The Importance of the Right of Publicity to the Membership of INTA
Right of publicity issues frequently overlap with and are connected to trademark issues. They account for numerous decisions involving trademark infringement and unfair competition claims. A recent case involving the name and likeness of SPANKY MCFARLAND for a restaurant involved closely connected issues of right of publicity, trademarks and Section 43(a) of the Lanham Act. See McFarland v. Miller, 14 F.3rd 912 (3rd Cir. 1994). Aspects of the persona right, such as a person's name, are often used as or part of registered trademarks, as in AMELIA EARHART luggage, ROY ROGERS restaurants and GIORGIO ARMANI clothes. Currently, the Lanham Act prohibits registration as a mark of a "name, portrait or signature" which identifies a particular living individual without his consent. The Lanham Act is silent on prohibitions for registration as a mark of a name, portrait or signature which identifies a particular deceased individual (except dead Presidents of the United States). In addition to the trademark issues involved, clearance of a mark and review of advertising and packaging may involve issues of right of publicity, such as the name, photograph or characteristics of both living or deceased individuals

Principles for a Federal Right of Publicity Statute
Principles 1 and 2: Preemption and Harmonization of State Laws
A federal right of publicity statute is needed to bring uniformity and predictability to this area of the law. Currently, rights of privacy and publicity are controlled by the vastly differing statutory and case law of the fifty states. To date, seven states have recognized this right exclusively by statute. Eleven states by common law common law. Eight states recognize both a common law and a statutory right of publicity. Businesses wishing to make nationwide use of particular aspects of a living or deceased individual's persona need to analyze all of these laws and apply the most onerous requirements of each state in order to avoid liability.

Additionally, none of the state laws deal adequately with certain issues of concern to INTA members. What if the name of a person who died 65 years ago is being used as a trademark for guitars lawfully, but without consent (as permitted under the Lanham Act and then current state law)? Then, a state passes a law, giving a right of publicity to persons who died within the last 100 years. Is such a law equitable to the owner of the trademark rights for guitars?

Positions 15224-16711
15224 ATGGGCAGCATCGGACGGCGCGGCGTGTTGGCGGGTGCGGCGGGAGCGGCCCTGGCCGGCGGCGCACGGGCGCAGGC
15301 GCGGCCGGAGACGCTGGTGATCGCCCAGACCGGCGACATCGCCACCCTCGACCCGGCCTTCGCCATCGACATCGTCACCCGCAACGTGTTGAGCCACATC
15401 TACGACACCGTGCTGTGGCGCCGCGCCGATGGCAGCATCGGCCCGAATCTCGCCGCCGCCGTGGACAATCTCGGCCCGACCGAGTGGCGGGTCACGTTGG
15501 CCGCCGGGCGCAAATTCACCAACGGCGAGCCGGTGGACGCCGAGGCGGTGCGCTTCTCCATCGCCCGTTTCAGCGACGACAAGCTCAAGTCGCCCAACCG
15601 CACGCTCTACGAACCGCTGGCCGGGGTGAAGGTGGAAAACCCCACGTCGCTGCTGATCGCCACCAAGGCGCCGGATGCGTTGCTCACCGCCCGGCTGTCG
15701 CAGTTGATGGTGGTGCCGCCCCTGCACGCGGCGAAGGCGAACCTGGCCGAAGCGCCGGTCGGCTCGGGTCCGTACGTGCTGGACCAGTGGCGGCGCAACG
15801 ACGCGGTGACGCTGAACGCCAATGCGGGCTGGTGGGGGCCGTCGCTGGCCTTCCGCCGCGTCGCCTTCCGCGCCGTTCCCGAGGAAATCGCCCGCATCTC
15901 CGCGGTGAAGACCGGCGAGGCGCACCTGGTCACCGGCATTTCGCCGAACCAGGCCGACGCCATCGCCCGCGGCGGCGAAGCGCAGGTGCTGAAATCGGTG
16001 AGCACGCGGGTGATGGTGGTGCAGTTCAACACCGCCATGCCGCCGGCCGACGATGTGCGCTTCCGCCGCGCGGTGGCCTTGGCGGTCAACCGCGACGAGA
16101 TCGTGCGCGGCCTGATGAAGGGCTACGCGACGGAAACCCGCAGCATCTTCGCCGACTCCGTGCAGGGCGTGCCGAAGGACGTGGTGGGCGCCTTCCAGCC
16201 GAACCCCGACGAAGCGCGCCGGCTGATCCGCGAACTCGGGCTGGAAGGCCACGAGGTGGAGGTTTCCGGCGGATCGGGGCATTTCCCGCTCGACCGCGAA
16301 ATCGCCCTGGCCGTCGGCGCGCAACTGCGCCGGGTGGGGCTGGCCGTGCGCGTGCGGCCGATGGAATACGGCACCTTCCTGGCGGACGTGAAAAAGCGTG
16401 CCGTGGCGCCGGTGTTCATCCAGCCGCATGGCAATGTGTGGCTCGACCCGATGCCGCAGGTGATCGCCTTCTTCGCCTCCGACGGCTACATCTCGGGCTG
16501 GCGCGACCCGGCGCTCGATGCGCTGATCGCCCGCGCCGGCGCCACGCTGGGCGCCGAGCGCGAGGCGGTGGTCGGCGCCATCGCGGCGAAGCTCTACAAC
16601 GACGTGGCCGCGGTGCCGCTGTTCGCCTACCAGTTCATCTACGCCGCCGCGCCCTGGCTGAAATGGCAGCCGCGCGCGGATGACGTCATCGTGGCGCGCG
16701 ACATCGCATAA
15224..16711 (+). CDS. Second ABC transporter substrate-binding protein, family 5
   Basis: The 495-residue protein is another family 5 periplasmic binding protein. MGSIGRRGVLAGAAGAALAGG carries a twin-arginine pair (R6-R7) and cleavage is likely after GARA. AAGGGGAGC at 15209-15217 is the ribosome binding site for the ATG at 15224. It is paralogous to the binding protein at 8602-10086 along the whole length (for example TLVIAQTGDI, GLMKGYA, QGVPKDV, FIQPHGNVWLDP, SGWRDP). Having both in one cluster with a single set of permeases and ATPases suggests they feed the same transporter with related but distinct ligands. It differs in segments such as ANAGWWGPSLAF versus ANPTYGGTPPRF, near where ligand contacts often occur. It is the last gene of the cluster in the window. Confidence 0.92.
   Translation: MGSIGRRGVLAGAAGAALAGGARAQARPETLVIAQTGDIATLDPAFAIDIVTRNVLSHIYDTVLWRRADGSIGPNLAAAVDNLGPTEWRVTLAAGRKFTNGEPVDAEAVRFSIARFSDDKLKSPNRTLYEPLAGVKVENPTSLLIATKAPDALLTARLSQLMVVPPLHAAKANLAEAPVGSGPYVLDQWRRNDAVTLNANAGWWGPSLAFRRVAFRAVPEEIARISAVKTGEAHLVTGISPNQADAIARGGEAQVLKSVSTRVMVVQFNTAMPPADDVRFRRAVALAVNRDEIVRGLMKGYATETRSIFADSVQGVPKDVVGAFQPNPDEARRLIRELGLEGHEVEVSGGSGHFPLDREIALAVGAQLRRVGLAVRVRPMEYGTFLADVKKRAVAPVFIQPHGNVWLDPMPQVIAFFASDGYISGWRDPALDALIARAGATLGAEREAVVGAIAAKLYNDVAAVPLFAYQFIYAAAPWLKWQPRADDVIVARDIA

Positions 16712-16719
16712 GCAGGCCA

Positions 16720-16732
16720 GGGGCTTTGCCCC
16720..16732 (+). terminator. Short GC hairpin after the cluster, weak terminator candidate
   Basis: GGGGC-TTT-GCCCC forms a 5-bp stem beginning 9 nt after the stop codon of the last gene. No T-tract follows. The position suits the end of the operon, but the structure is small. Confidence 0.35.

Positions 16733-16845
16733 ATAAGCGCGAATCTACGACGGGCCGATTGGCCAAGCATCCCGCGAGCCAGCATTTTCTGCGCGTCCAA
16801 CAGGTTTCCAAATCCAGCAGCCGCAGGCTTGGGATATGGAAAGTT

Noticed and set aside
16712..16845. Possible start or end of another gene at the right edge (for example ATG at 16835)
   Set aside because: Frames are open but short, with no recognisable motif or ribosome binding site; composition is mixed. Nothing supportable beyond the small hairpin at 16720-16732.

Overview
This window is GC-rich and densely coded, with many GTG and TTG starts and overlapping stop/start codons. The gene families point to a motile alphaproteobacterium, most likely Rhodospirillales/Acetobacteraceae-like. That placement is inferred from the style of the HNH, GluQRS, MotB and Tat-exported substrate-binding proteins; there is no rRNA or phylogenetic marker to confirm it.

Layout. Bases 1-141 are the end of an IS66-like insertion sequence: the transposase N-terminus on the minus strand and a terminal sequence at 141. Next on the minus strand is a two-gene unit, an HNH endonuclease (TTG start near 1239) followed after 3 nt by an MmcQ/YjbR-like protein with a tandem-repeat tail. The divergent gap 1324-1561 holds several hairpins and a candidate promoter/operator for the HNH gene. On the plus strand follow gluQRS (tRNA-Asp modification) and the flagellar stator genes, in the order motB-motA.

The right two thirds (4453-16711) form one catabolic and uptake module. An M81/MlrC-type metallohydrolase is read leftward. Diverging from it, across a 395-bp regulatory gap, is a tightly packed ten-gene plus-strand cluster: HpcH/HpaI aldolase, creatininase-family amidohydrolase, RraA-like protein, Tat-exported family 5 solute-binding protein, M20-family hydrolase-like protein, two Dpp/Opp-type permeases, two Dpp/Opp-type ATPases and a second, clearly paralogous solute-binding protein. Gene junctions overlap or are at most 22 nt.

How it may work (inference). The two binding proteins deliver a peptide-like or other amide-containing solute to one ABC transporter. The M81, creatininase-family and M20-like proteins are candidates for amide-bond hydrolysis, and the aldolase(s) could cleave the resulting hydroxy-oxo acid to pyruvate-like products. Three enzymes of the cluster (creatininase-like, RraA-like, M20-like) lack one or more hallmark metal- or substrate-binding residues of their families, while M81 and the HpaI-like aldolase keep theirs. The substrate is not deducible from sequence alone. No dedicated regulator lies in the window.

Principle 3: Descendible, Transferable, and Fixed Term
Whether the right of publicity survives after the death of the holder has been a point of sharp division among the various states. New York has a statute and case law which limit publicity rights to the lifetime of the person. Twelve statutory jurisdictions that have addressed this issue treat the right of publicity as descendible. In addition, the states differ as to the duration of the post mortem rights. For example, the duration of the post mortem right is as short as 20 years in Virginia and as long as 100 years in Oklahoma. The states that recognize a post mortem right of publicity by common law have expressed no limitation on its duration.

Principle 4: The "Grandfather Clause"
A "grandfather clause" would recognize expressly the interests of prior users of names and marks consisting of aspects of persona lawfully acquired before enactment and exempt from liability for infringement for continued uses of such names and marks. For example, such a clause would exempt from liability a qualifying use of the mark WINSTON CHURCHILL for encyclopedias without the consent of the heirs or assigns of the famous statesman and author who died in 1963. Thus, trademark rights which were senior to newly created federal person rights would prevail in a dispute between the two.

Principle 5: Exemptions from Liability
As developed in the case law, defenses to claims of infringement of a right of publicity have included legal and equitable defenses such as constitutional free speech, the non-confusing use of a person's own name or other aspects of persona, or that the alleged infringer has obtained consent to the use. The Right of Publicity Subcommittee proposes that federal right of publicity legislation be designed to accommodate First Amendment constitutional and fair use principles and to permit use of aspects of persona in connection with matters of public interest. Expressly permitted uses of aspects of persona would include, but not be limited to, news, biography, history, fiction, commentary, and parody.

Conclusion
Many INTA members enjoy the marketing benefits of exclusive licenses from celebrities and the estates of dead celebrities. Negotiating such licenses and pursuing infringers would be more predictable if the right of publicity was a single national law rather than the present patchwork. Some states have yet to address the question, and some states have lower court decisions that hold there is no right of publicity. To provide clarification and uniformity, the Right of Publicity Subcommittee requests that the Board of Directors adopt the preceding resolution.